Choose by licenseThis license lets others distribute, remix, tweak, and build upon your work, even commercially, as long as they credit you for the original creation. This is the most accommodating of licenses offered, in terms of what others can do with your works licensed under Attribution.
Read the Commons Deed | View Legal Code

Xepher

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« Reply #11 on: July 19, 2006, 10:52:52 pm »
That's the whole point of Creative Commons... to dispense with the current idea of "Copyright" and share creativity. It's from the Feudal system of the Commons, where there was public land available for use by everyone... then fences came along. Copyright does the same thing to intellectual and creative content. CC tries to bridge the gap between purely public domain idea, and those of copyright. Many people are willing to contribute their work to the common good, but would at least like attribution, or assurance that others can't just take it for profit.

The idea of the commons is very important to intellectual property, and to society. In fact, the copyright system was designed to enhance the sharing of ideas, by protecting an author or artist for a reasonable period of time so he wouldn't be afraid to show it to the public. After the original term of 10 years, you could renew for another 7. After that, it became public domain. Now copyright lasts for nearly 150 years. If that had been the case originally, all the folk songs we sing would be copyrighted. We couldn't listen to classical music without paying modern music prices. We couldn't sing the national anthem at baseball games. Most people don't know it, but it's illegal to sing the song "Happy Birthday" in public. It's still copyrighted, so if you don't license it, you can get sued. That's why most resturants have their own birthday songs... not because they think they're cooler, but because they're legal.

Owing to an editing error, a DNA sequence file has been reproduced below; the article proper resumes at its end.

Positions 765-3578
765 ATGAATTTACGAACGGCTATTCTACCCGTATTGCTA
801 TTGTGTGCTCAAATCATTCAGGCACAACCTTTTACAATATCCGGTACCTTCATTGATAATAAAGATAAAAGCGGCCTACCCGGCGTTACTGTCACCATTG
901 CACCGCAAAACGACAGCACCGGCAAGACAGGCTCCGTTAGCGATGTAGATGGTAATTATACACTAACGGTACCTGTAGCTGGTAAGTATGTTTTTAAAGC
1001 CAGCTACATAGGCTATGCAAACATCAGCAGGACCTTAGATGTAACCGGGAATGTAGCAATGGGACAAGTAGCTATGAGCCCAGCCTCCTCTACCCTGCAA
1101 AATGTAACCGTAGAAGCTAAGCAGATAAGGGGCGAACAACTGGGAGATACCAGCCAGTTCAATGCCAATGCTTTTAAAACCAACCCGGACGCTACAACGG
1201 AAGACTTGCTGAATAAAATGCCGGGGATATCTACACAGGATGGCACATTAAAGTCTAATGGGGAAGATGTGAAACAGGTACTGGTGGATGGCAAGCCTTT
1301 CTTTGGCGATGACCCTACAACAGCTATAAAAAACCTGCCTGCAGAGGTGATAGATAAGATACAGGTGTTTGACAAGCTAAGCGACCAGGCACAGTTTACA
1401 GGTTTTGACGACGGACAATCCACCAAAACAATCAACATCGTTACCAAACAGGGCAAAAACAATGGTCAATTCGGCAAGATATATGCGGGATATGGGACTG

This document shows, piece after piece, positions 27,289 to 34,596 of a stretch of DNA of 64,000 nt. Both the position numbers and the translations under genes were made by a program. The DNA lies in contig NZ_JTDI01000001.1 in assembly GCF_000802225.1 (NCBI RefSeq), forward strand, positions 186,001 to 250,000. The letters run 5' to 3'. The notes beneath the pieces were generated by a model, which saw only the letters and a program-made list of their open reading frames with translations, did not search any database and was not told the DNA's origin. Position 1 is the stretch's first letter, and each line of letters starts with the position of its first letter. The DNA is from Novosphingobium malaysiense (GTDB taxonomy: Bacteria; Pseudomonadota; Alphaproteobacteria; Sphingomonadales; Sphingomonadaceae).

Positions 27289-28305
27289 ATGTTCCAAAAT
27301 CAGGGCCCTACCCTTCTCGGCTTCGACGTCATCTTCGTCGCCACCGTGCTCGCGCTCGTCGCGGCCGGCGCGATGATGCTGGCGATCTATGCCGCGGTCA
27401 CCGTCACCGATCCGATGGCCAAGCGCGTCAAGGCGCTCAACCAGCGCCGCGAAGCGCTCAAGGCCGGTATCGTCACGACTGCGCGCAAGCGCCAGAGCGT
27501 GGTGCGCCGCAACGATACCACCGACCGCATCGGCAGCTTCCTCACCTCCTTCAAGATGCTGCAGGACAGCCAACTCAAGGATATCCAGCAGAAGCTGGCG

Trademarks are an entirely different animal. Trademarks are just that, marks used to promote trade. Usually these are company or product names, but more recently they've started to become slogans too. Since, in theory, a trademark is used exclusivly to protect commercial interests, they are a lot more expensive and lawyer-ized.

And then there's patents. Which are, in principal, easy and rather cheap to get, provided you have something really new and amazing. Problem is, no one bothered to define "amazing" well enough, and so we've got the whole system flooded with junk patents on things like "one click shopping" and "a method of sending information through a wire." There are even several patents held on time machines, several on mice, at least a few for "method for holding a discussion" and all sorts of other stupid stuff.